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Putting PeaceintoPractice Can Macedonia’s New Government Meet the Challenge?

16 pages, pdf
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Putting PeaceintoPractice Can Macedonia’s New Government Meet the Challenge?

Publisher: Brenda Pearson

Volume: 16 pages, pdf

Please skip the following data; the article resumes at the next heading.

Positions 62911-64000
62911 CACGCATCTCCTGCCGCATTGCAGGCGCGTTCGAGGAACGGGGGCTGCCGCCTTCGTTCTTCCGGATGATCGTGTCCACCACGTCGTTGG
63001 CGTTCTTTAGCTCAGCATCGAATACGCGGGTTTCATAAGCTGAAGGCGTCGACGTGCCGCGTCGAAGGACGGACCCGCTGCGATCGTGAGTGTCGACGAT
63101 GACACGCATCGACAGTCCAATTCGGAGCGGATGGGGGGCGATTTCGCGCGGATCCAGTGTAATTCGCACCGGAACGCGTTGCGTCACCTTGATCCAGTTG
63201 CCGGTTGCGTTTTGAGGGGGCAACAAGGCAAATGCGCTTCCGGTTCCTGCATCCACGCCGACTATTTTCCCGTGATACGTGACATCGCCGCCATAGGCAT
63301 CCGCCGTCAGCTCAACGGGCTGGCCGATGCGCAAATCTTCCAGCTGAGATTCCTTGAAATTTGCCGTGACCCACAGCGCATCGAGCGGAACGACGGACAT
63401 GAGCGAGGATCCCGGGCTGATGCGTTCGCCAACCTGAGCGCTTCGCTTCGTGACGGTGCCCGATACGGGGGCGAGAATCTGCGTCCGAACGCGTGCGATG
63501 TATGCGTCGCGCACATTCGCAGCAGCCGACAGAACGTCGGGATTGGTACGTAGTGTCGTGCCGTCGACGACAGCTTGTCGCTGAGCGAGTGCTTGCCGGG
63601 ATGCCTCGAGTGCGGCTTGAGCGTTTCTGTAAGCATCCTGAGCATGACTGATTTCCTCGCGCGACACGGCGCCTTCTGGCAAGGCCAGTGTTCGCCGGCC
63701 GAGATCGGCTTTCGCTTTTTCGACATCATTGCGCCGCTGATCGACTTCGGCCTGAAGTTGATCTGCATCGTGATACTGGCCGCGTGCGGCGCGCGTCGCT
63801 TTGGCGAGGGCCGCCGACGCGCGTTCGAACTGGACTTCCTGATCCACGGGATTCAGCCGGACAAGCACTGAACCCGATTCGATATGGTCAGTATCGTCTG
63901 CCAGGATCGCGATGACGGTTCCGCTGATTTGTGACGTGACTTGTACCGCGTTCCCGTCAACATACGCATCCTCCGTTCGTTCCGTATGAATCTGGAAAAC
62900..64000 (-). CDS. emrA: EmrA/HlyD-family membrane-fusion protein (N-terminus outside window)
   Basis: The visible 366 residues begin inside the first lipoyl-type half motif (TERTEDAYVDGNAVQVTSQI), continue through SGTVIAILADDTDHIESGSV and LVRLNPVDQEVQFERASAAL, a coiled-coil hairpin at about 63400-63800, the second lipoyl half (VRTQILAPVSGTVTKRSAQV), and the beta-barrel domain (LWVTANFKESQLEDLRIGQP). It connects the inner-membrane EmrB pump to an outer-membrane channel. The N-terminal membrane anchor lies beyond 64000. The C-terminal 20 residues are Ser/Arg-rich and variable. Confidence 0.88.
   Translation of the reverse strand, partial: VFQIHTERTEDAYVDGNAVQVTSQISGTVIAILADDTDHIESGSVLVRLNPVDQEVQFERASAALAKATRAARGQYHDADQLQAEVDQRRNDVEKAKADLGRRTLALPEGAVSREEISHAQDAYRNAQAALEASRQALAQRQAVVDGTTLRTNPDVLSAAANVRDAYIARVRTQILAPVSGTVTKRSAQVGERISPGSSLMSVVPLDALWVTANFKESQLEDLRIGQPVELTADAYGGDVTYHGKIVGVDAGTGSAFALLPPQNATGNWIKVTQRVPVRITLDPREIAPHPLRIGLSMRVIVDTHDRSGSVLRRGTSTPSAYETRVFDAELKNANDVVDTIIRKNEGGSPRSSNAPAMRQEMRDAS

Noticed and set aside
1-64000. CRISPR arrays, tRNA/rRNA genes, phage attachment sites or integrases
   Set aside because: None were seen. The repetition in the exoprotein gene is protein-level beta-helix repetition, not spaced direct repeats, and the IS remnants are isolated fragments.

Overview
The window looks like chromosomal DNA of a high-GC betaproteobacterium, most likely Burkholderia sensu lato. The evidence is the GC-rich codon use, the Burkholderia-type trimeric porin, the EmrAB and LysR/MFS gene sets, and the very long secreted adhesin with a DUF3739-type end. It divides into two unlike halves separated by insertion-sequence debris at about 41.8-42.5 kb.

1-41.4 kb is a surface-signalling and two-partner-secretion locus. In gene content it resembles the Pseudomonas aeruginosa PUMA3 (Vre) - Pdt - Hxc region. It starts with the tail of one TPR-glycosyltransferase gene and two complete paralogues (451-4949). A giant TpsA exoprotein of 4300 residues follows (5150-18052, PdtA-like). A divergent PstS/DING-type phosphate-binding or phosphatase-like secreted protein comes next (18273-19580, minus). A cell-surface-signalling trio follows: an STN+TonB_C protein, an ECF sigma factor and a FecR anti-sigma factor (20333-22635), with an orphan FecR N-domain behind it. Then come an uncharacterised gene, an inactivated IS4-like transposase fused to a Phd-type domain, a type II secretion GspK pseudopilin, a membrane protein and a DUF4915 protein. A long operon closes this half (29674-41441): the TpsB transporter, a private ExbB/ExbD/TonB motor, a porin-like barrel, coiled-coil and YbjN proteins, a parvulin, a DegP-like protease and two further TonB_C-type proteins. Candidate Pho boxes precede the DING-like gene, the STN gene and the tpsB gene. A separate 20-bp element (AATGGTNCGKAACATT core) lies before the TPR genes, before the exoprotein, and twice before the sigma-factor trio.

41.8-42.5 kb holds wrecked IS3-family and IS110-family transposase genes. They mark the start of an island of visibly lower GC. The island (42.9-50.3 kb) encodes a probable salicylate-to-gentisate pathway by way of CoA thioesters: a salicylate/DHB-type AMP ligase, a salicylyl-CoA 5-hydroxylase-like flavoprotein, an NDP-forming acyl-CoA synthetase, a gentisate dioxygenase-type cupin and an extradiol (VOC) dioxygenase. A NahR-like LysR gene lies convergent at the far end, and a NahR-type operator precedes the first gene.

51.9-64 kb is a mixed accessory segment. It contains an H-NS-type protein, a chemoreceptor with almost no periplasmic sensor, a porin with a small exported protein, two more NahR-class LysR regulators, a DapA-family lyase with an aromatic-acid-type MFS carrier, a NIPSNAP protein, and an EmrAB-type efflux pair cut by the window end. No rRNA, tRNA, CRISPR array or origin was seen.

In February 2001, a small group of armed ethnic Albanians took control of Tanusevci, a tiny village on the Kosovo-Macedonia border, and rejected Macedonian and international entreaties to withdraw. The insurgents identified themselves as soldiers of the National Liberation Army (NLA) and claimed to be fighting for greater political and economic rights. The Macedonian government accused them of trying to divide the country along ethnic lines with support from ethnic Albanians in Kosovo and Albania. Fighting soon spread from isolated incidences in the predominately ethnic Albanian parts of the country to within shooting distance of the capital, Skopje, pitting the ethnic Albanian insurgents against the predominately ethnic Macedonian government forces. Large swatches of territory were embroiled in the seven-month armed struggle, resulting in about 200 casualties and more than 180,000 internally displaced people (IDPs). The overall security situation in the country seriously deteriorated as areas came under NLA control; ethnically motivated riots spread to the hinterland, and the government distributed arms to ethnic Macedonian paramilitary groups and to citizens living in ethnically mixed cities.